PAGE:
Inductor: vL = L diL/dt

In calculus you will learn that dv/dt is the derivative of the voltage across the capacitor with respect to time. However, in the absence of calculus, dv/dt is simply the rate‑of‑change of the capacitor voltage with time, or, the slope of the voltage versus time waveform. We can determine the slope of a waveform experimentally by,

slope = rise / run = ∆VC/∆t ≈ dvC/dt

The units for dvC/dt are (volts/second), and for diL/dt they are (amp/second). If the voltage is increasing with time, the slope is positive. If the voltage is decreasing with time, the slope is negative. Thus, the above fundamental equation dictates that if there is to be any current flowing through a capacitor, the voltage across the capacitor must be changing with time.

If the voltage is increasing, the current will be positive; but if the voltage is decreasing, the current will be negative. If the voltage is constant, the current will be zero. Likewise, the inductor has an analogous behavior, except the voltage and current exchange roles. In order for there to be a voltage across the inductor, the current through it must be changing with time. If the current is increasing, the voltage is positive, if the current is decreasing, the voltage is negative, and if the current is constant, the voltage is zero.

1. One of the simplest waveforms to examine experimentally is the triangle wave in which the slope (i.e. dv/dt) is constant for each half cycle. Consider the circuit shown in Figure 1. Since the oscilloscope cannot measure current directly, a 100 ohm resistor has been included in the circuit as a current viewing device. The current waveform can be viewed indirectly by viewing the voltage across the resistor, since Ohm's Law dictates that the current and voltage will always have the same time‑dependent shape for a resistor. The 100 ohm value has been chosen so that the resistor drops a very small fraction of the input voltage, so in your calculations of the current through the capacitor you should assume that essentially all of the input voltage is dropped across the capacitor.

Begin by calculating the values called for in Table 1 for a frequency of 100Hz. Then draw the input voltage waveform and the expected current through the capacitor waveform on graph paper for a frequency of 100Hz. Assemble the circuit and measure the voltage across the resistor with your oscilloscope. Determine the measured current by dividing the measured voltage across the resistor by the 100 ohm resistance value. Superimpose this measured current waveform on your expected current waveform as a dotted line on graph paper.

2. Repeat the process in step 1 above for a 10Vpp triangle wave at a frequency of 1kHz.

Figure 1: Current Through a Capacitor Driven by a Triangle Wave

Table 1B: Current Through a Capacitor Driven by a Triangle Wave

3. An inductor exhibits an analogous behavior to a capacitor, but with the roles of current and voltage reversed. From vL = LdiL/dt we can see that a constant voltage across an inductor requires a constant slope or time rate of change of the current through the inductor. Consider an inductor driven by a square wave of voltage. Replace the capacitor in Figure 1 with a 100mH inductor, and set the function generator for a 10Vpp square wave. Again, the 100 ohm resistor is used as a current viewing device and should be ignored in calculating the voltage across the inductor. First, calculate the values called for in Table 2 for a frequency of 5 kHz. Sketch the input waveform and the expected waveform for the current through the inductor on graph paper. Next, assemble the circuit and measure the voltage across the current sensing resistor. Determine the measured current by dividing the resistor voltage by the 100 ohm value of the resistor. Superimpose the measured current onto the same graph as used to sketch the expected value, again using a dotted line.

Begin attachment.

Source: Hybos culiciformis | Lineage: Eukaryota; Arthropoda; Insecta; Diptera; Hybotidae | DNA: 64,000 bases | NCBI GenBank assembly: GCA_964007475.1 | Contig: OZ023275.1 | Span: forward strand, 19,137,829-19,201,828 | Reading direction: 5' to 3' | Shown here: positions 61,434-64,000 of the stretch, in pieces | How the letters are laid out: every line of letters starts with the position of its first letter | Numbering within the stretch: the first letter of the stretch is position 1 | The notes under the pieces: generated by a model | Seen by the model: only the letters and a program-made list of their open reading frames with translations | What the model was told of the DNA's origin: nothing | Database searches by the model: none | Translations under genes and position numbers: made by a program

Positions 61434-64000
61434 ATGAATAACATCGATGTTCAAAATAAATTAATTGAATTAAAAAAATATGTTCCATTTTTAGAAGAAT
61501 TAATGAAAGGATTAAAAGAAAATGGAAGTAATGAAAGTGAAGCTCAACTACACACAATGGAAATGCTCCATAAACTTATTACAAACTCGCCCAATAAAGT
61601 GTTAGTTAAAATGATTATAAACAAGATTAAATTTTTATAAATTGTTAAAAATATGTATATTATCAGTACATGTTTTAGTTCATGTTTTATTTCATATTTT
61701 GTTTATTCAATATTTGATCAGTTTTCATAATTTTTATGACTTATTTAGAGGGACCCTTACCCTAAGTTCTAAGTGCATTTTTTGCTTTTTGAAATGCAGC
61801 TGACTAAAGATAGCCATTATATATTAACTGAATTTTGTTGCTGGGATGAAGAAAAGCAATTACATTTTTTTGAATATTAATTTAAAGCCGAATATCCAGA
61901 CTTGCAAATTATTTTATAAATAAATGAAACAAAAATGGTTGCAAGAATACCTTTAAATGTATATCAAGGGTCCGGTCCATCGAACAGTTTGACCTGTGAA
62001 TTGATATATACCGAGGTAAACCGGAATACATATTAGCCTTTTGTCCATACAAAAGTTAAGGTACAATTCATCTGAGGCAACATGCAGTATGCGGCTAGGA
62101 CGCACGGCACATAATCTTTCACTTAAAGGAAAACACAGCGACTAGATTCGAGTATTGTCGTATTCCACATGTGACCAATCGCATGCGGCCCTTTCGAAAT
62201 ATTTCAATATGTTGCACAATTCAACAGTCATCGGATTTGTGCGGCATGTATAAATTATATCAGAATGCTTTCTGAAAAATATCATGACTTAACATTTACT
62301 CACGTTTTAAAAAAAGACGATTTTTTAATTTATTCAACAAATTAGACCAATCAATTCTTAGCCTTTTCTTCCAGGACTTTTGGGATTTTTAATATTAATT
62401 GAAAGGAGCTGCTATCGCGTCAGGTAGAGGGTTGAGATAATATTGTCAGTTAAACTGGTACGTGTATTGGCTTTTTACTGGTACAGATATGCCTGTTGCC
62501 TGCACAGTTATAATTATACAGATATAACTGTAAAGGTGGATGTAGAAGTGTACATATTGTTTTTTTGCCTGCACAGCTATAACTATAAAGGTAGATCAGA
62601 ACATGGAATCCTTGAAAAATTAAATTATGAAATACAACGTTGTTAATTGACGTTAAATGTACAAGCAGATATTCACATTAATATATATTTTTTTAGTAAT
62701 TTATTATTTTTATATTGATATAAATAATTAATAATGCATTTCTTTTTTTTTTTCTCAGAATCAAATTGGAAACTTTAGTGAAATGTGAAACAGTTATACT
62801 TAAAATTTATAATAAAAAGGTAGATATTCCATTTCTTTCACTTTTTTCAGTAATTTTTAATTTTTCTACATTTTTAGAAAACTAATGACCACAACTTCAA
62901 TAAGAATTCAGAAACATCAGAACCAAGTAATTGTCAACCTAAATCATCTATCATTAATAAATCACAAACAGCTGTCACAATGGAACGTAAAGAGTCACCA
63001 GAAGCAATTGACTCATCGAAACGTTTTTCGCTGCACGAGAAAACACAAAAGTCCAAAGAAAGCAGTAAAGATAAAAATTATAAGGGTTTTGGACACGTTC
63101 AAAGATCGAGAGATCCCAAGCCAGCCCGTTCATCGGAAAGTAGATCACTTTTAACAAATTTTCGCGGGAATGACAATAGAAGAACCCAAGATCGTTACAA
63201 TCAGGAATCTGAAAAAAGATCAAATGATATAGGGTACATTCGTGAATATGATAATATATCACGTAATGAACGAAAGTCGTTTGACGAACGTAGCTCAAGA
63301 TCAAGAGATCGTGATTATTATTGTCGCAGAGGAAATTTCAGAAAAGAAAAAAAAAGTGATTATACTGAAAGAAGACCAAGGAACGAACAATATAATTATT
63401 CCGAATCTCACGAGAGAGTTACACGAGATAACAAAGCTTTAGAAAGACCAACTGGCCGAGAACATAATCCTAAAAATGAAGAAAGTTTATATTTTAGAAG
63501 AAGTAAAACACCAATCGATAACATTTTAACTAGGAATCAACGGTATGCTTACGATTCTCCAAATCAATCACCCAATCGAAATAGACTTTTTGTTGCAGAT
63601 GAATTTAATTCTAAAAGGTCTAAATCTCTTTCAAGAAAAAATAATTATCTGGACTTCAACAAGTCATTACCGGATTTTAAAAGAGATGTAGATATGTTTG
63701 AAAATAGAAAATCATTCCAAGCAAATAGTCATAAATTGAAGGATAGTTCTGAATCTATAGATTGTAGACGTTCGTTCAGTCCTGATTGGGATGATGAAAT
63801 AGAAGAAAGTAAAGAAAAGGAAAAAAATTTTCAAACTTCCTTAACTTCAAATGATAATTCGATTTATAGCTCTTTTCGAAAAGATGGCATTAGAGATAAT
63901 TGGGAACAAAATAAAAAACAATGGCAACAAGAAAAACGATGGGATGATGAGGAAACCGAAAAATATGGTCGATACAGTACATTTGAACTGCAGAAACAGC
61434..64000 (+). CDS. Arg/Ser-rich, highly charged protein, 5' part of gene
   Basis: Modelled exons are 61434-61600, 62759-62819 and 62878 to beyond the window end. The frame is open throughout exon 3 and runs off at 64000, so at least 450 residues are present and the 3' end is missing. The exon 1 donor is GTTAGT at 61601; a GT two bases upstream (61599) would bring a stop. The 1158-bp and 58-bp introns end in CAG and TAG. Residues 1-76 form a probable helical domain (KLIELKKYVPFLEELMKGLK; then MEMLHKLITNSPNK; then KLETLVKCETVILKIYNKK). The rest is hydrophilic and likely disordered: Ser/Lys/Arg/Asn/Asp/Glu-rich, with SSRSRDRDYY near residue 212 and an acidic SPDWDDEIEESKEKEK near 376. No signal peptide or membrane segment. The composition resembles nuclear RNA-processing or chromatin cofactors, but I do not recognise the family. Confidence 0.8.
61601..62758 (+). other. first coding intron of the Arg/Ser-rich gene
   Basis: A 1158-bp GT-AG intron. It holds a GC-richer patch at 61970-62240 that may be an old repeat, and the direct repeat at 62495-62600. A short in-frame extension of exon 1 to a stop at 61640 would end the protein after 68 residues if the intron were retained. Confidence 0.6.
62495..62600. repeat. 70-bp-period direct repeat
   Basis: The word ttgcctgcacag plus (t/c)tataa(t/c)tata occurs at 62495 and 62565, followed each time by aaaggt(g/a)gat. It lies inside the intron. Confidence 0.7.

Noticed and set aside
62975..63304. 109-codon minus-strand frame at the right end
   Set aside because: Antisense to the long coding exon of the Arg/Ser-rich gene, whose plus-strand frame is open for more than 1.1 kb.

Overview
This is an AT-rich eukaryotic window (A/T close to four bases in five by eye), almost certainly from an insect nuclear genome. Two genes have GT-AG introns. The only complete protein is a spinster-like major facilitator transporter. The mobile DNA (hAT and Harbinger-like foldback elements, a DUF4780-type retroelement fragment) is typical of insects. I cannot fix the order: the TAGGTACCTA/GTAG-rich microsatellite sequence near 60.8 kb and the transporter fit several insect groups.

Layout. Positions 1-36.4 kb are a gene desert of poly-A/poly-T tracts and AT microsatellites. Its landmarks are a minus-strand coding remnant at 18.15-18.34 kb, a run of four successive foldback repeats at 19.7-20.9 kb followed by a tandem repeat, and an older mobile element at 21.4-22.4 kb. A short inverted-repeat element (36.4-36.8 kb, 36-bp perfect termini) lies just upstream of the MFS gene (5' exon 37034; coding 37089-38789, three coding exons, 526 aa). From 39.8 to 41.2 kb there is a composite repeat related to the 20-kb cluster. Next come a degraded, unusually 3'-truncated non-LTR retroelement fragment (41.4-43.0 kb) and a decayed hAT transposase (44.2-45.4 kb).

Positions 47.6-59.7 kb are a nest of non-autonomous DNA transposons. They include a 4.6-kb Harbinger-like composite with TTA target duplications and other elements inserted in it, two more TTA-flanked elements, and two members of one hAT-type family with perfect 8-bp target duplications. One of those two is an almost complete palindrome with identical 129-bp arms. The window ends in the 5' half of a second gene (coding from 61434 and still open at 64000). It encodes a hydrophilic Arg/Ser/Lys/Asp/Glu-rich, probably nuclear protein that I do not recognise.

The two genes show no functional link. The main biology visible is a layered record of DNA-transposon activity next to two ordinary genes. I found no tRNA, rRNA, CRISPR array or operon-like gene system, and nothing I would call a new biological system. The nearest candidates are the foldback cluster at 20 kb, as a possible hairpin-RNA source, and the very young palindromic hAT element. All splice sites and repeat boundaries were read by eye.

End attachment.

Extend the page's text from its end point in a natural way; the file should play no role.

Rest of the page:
4. Repeat step 3 above using a frequency of 50kHz.

Table 2B: Inductor Response to a Square Wave of Voltage

5. Unlike a triangle wave, a sine wave does not have a constant slope. The slope changes with time, sometimes being positive, sometimes negative, and sometimes zero. In fact, the derivative or slope of a sine wave is a cosine wave, which in turn is just another sine wave phase shifted by 90 degrees.

Assuming a sine wave of current through the inductor iL = Ip sin ωt,using calculus, it can be shown that,

diL/dt = slope = ω IP cos ωt = ω IP sin (ωt + 90)


vL = L diL/dt = ω L IP sin (ωt + 90)

The ratio of the peak voltage across the inductor to the peak current through it is,

VP / IP = ω L IP / IP = ω L = XL Ω

and the voltage will be a sine wave that leads the current sine wave by 90 degrees.

Using the above information, consider the circuit in Figure 1, but with the capacitor replaced with a 100mH inductor and the function generator input voltage a 10Vpp sine wave. Enter the calculated values called for in Table 3 for a frequency of 2kHz. Sketch the input waveform and the expected current through the inductor on graph paper. Then, construct the circuit and measure the voltage across the current sensing resistor on the oscilloscope, keeping track of the phase angle relative to the input voltage. Determine the current waveform from vR/R and sketch the measured current on the same graph paper as you drew the expected waveform, but show it as a dotted line.

6. Repeat step 5 for a sine wave frequency of 20kHz and 10Vpp.

Table 3B: Sine Wave Response of Inductor

7. Similarly, we can determine the sine wave response of a capacitor. Assuming a sinusoidal input voltage

vC = VP sin ωt

dvC/dt = slope = ωVP cos ωt = ωt VP sin(ωt + 90)

iC = CdvC/dt = ωCVP sin (ωt + 90)

VP / IP = VP / ω C VP = 1/ωC = XC Ω

Consider the capacitor in Figure 1 being driven by a 10Vpp sine wave instead of a triangle wave. Enter the calculated values called for in Table 4 for a frequency of 500Hz. As before, calculate and sketch your predictions and verify your predictions experimentally.

8. Repeat step 7 using a 5kHz sine wave.

Table 4B: Sine Wave Response of Capacitor

Lab Writeup, Circuit Response to Time Varying Signals ‑ Next Page

Electrical Engineering lab key words: RMS, root mean square, Thevenin, Norton, superposition, time varying signals, DC average, capacitor, inductor, specifications, timing, angular velocity, function generator, peak to peak, derivative, DMM, meter, waveform, sin, freq, slope, offset voltage, phase, RC, RL, series, delta, parallel, AC circuit, rectifier, triangle wave, theorem, transient analysis, average, cycle, frequency, sine wave, phase angle, measured, simulation, pspice.